Characterization of GPS L1 EIRP: Transmit Power and Antenna Gain Pattern
Tianlin Wang, Christopher Ruf, Bruce Block, Darren McKague, University of Michigan, Ann Arbor; Scott Gleason, University Corporation for Atmospheric Research
Location: Orchid C/D
Alternate Number 4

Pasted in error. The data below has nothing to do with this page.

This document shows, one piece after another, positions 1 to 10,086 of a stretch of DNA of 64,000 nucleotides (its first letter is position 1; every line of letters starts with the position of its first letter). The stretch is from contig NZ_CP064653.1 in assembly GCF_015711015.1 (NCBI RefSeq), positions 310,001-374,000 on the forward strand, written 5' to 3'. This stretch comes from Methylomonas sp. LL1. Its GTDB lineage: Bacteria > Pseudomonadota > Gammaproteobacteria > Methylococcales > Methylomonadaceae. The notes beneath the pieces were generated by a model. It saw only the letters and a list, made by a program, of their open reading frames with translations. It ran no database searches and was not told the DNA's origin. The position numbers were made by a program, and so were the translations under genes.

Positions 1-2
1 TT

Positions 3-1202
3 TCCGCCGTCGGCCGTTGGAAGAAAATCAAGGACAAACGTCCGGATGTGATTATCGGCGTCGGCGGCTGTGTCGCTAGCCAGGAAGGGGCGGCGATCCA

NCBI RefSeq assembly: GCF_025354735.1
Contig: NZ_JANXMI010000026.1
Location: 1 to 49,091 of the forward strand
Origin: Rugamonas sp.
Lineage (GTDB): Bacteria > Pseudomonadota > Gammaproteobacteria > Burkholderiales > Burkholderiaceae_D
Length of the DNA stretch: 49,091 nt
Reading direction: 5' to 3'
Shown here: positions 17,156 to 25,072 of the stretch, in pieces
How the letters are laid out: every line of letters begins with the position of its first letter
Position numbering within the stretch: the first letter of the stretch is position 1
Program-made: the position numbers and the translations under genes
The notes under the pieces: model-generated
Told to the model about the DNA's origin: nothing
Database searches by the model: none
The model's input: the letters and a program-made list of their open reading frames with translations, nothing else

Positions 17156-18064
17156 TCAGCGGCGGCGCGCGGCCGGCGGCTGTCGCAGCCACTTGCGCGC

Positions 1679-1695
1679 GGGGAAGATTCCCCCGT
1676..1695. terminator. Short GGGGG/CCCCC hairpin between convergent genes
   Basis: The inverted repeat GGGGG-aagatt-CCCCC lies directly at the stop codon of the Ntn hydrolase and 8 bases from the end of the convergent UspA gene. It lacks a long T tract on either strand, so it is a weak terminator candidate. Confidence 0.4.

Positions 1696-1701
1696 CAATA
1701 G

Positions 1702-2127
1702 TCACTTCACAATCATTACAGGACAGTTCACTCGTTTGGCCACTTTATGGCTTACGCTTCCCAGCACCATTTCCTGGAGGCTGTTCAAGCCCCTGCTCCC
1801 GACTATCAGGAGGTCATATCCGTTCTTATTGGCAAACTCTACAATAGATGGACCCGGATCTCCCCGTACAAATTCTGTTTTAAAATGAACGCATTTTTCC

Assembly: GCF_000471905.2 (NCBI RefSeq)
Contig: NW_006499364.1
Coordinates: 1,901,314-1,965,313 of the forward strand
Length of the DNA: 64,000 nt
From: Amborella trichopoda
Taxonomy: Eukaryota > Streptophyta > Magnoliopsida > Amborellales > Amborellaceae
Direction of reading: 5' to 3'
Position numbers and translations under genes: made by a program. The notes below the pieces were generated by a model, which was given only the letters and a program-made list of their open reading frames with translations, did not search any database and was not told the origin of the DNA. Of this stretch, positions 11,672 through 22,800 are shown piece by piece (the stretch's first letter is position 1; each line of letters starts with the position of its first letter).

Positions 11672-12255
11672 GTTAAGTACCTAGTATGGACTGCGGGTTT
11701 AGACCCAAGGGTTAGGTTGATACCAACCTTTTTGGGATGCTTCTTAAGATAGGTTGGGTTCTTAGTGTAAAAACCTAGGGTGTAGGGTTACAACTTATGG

The GPS Equivalent Isotropically Radiated Power (EIRP), defined as the product of transmit power and antenna gain pattern, determines the directional radio frequency (RF) power incident on the Earth surface. EIRP is of great importance to the Level 1B calibration of the normalized bistatic radar cross section (NBRCS) of the Cyclone Global Navigation Satellite System (CYGNSS) mission. To address the uncertainties in EIRP, a ground-based GPS constellation power monitor (GCPM) system has been designed, built, calibrated, and operated to accurately and precisely measure the direct GPS signals. The calibration subsystem and low noise amplifier (LNA) are implemented on a PID (proportional–integral–derivative) controlled thermal plate with extremely stable temperature over the long term. The calibrated GCPM received power is highly repeatable and has been verified with DLR/GSOC’s independent measurements. The transmit power of the full GPS constellation is determined using an optimal search algorithm. Updated values for GPS transmit power have been successfully applied to CYGNSS L1B calibration and found to significantly reduce the PRN dependence of CYGNSS L1 NBRCS and L2 science data products, including the ocean surface wind speed and mean square slope (MSS). Additionally, a complementary technique of estimating the GPS EIRP has been designed using direct signal measurements from the CYGNSS zenith antenna to fully map all GPS transmitters. The CYGNSS zenith antenna measurements are demonstrated to be able to sample the transmit antenna gain pattern over the complete terrestrial service volume within a very short time. An absolute power calibration algorithm was designed using the CYGNSS GPS signal simulator (GSS) and CYGNSS Delay-Doppler Mapping Receiver (DMR) to convert the raw counts to received power in watts. By incorporating zenith antenna measurements, the uncertainty in GPS EIRP due to transmitter antenna pattern asymmetry can be reduced. The CYGNSS zenith antenna and receiver as a real-time GPS power monitor are also a powerful tool to capture any abrupt change in the GPS EIRP that may occur. The CYGNSS four-channel zenith signal, in combination with a yaw attitude correction algorithm, is used to retrieve the full transmit antenna pattern for the GPS constellation. The system design and absolute power calibration scheme of the GCPM are helpful to the future design and implementation of GNSS receiver systems. The calibrated GPS transmit power and full transmit antenna pattern will be useful to the system design, science investigation and engineering calibration of future GNSS reflectometry missions.